In this paper I consider the apparently distinctive outlooks indicated by the mystical thought of Jewish kabbalah and Hindu tantra as they aim at realizing the scope of divine awareness. It is a profound horizon of light that beckons to them, which shows them to be on the verge of touching God. For both traditions there is a demonstrative reflective consciousness by the practitioner in realizing and recognizing the place of God’s being, as a supernal and mundane reality. It is an attempt to grasp that which is otherwise unreachable and unknowable, by pointing to a sublimely felt reality. I argue that there are some phenomenological similarities to the way in which approaching the divine is understood in these two systems, especially in regard to the role of specularity in apprehending and discriminating the place of God.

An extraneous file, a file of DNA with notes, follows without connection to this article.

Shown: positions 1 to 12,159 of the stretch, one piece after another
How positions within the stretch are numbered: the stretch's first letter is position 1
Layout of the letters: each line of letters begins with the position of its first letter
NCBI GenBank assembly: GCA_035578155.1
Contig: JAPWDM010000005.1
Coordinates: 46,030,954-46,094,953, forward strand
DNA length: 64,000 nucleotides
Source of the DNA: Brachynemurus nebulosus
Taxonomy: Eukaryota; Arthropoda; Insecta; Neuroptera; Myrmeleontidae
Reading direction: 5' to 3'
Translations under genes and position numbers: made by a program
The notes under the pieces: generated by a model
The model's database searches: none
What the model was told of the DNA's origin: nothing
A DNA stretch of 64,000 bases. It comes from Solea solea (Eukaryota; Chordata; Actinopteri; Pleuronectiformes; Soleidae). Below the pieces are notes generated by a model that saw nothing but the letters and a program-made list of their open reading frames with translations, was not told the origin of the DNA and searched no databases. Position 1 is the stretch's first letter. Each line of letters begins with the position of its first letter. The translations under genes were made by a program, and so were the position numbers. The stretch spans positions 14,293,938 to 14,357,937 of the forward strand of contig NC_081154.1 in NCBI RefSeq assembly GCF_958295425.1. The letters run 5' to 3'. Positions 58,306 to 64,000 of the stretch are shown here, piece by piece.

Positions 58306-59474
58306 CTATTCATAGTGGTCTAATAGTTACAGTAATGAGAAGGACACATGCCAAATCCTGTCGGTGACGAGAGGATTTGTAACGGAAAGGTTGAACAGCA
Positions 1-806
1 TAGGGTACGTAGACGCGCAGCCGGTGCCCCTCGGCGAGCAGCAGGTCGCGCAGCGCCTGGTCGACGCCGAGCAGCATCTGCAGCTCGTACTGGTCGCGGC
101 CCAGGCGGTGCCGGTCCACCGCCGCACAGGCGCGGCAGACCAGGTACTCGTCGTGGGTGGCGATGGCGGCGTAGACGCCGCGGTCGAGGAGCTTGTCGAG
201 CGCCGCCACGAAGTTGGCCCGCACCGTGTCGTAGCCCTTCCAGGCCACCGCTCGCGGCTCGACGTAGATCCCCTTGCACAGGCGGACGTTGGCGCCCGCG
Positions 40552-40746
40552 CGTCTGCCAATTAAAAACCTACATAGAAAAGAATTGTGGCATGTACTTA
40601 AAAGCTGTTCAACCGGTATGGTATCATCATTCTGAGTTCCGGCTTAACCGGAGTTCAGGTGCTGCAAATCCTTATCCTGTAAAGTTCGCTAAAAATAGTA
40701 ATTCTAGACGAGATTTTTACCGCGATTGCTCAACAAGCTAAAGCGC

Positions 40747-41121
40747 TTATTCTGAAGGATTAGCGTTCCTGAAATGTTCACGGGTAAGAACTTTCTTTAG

This working paper takes ideas from kabbalah and tantra as a point of departure for a mystical hermeneutic. I rely on translations into English, as well as secondary literature. Version 1 published 10 October 2010.